Clinic teaches women the basics of riding the trails on a mountain bike
Deven Meininger made it over the first split log on her mountain bike, but hit the second. Her bike stopped abruptly, and she crashed.
The 31-year-old Durango woman was down on the grass before she could process what happened.
Meininger, though, smiled and laughed, thankful her crash took place Saturday at the Fruita Civic Center Veteran’s Memorial Park instead of out on a mountain bike trail where bigger dangers, like cliffs and cactus, await mountain bikers.
“Sometimes you have to go slow, and things (logs, rocks or other trail obstacles) are going to shift. What are you going to do and how do you respond?” Meininger said.
“I fell, but it didn’t hurt and I was fine. You get up and just go, ‘Oh, that’s moving and I’m now down.’ It helped it was in the grass, too.”
Meininger was one of 35 women who participated in the Keen Rippin Chix mountain bike clinic during the 16th annual Fruita Fat Tire Festival.
“I was blown away (with the number of participants),” clinic organizer and instructor Alison Gannett said. “Osprey was coming here for the event, so I said let’s work together and get more girls out on the trails.”
Gannett, a former world champion extreme skier, offers mountain bike clinics and camps for women across the country. Her web site is http://www.alisongannett.com.
“I think girls learn differently than guys,” Gannett said. “They want to learn the toolbox, then go out on to the trails. Guys tend to want to get out on the trails and learn how as they go.
“Girls want to learn the toolbox, which gives them the confidence to go out on the trails.”
The women were divided into five groups of seven, with one instructor for each group. They learned how to do everything from where to look while riding to how to grip the handlebars, when to shift gears, brake and how to balance their weight for climbing and descending.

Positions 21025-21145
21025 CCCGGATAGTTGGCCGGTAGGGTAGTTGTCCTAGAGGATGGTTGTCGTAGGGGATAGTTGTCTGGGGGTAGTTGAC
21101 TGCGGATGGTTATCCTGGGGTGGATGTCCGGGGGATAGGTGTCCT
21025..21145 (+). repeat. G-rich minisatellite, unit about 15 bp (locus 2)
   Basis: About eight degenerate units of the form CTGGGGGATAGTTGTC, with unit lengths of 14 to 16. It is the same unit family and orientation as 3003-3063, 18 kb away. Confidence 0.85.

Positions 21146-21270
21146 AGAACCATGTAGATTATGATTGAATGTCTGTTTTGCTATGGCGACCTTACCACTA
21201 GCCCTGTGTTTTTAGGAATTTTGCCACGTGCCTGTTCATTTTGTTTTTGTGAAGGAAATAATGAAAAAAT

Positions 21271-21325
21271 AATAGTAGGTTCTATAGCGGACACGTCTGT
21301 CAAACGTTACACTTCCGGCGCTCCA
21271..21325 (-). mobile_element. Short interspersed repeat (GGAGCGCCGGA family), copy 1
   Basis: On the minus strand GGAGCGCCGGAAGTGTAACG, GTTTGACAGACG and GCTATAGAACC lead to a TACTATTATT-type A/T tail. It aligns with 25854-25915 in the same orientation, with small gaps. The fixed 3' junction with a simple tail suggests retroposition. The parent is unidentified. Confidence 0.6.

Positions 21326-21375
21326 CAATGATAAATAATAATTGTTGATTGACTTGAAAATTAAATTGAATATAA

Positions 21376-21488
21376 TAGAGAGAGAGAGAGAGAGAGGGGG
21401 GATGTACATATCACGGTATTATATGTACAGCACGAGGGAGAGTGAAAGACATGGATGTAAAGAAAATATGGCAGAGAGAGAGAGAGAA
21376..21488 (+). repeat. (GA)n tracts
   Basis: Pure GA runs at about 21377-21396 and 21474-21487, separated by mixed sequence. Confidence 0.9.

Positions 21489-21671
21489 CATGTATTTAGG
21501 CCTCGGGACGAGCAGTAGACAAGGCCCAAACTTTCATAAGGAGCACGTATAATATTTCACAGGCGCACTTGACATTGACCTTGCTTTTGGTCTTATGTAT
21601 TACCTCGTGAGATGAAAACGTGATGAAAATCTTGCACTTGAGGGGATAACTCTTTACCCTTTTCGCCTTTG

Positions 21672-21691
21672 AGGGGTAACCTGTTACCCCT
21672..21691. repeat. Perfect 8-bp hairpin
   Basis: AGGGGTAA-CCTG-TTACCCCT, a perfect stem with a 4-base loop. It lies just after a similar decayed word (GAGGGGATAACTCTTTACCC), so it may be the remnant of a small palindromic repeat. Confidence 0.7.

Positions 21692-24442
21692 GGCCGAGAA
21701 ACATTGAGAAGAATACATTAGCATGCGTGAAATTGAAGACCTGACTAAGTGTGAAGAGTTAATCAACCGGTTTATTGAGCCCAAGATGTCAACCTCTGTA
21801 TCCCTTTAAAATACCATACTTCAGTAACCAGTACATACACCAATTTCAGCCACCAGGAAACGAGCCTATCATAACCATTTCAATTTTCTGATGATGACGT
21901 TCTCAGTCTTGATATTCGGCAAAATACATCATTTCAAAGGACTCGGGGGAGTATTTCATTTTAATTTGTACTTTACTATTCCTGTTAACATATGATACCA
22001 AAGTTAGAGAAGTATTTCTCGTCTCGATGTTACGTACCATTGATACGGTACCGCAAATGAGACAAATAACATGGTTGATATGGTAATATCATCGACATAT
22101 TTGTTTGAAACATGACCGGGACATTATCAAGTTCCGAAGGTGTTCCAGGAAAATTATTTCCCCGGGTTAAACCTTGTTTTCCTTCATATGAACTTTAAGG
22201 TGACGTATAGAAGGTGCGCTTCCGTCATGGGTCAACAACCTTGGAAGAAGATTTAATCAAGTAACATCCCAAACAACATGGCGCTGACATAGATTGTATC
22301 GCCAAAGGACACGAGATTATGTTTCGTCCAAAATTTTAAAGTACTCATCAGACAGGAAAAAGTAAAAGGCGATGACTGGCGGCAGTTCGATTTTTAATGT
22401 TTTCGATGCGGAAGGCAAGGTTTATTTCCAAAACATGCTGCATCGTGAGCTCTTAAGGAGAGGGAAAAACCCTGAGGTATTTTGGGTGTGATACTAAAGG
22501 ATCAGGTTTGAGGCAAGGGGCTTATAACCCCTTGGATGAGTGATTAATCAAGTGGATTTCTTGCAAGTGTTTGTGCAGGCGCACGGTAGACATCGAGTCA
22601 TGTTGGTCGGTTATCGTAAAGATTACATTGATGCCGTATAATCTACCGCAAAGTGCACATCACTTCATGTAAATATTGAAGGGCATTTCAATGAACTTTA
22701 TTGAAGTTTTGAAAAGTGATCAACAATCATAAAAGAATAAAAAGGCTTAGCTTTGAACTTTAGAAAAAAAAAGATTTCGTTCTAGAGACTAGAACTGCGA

They participated in five different skill sets — bridge, logs, bunny hops, switchbacks and curbs — on makeshift obstacles, using plywood, wood pallets, split logs, traffic cones and hoses.
Gisele Pansze couldn’t help but smile and laugh after riding over the makeshift ramp of a plywood and a pallet with success.
“If my kids saw me do that, they would say, ‘I can’t believe you did that, Mom,’ ” the 45-year-old mother of three boys said. “It was a confidence builder. Learning the right technique helps you build confidence.
“Normally I go off (jumps) slower and drop my front tire first. I learned getting some speed and landing. It feels good.”
Kristy Holland, 31, of Boulder had an embarrassing moment when she lost control of her bike and went off the edge of a makeshift bridge of plywood and pallets.
“At one point, I was on the bridge and fell off and wasn’t able to get back on,” Holland said. “On the one hand, I was embarrassed because it’s always embarrassing to fail when everybody is watching. On the other hand, it’s safe. By the end, I was able to do it.
“My favorite thing is the visual progress. You can see improvement. I was able to do things I didn’t before.”
Jenn Moore, 27, and Nina Pinette, 24, of Grand Junction participated in the clinic for the first time despite having some experience riding the trails in the area.
“There’s a lot more to riding than just going out and riding,” Pinette said. “There are technical skills involved that you really have to practice off the trails. It really helps having somebody give you pointers. I got a lot out of it.
“For me, riding drops (coming off a ledge) and staying up in the air a little bit more. You have to pull your wheel up instead of just riding up over something.”
Moore was apprehensive climbing a tall step (rock shelf), but believes she is ready to try it after the clinic.
“You should always keep your chin up and look where you want to go,” Moore said, “and not where you don’t want to go.”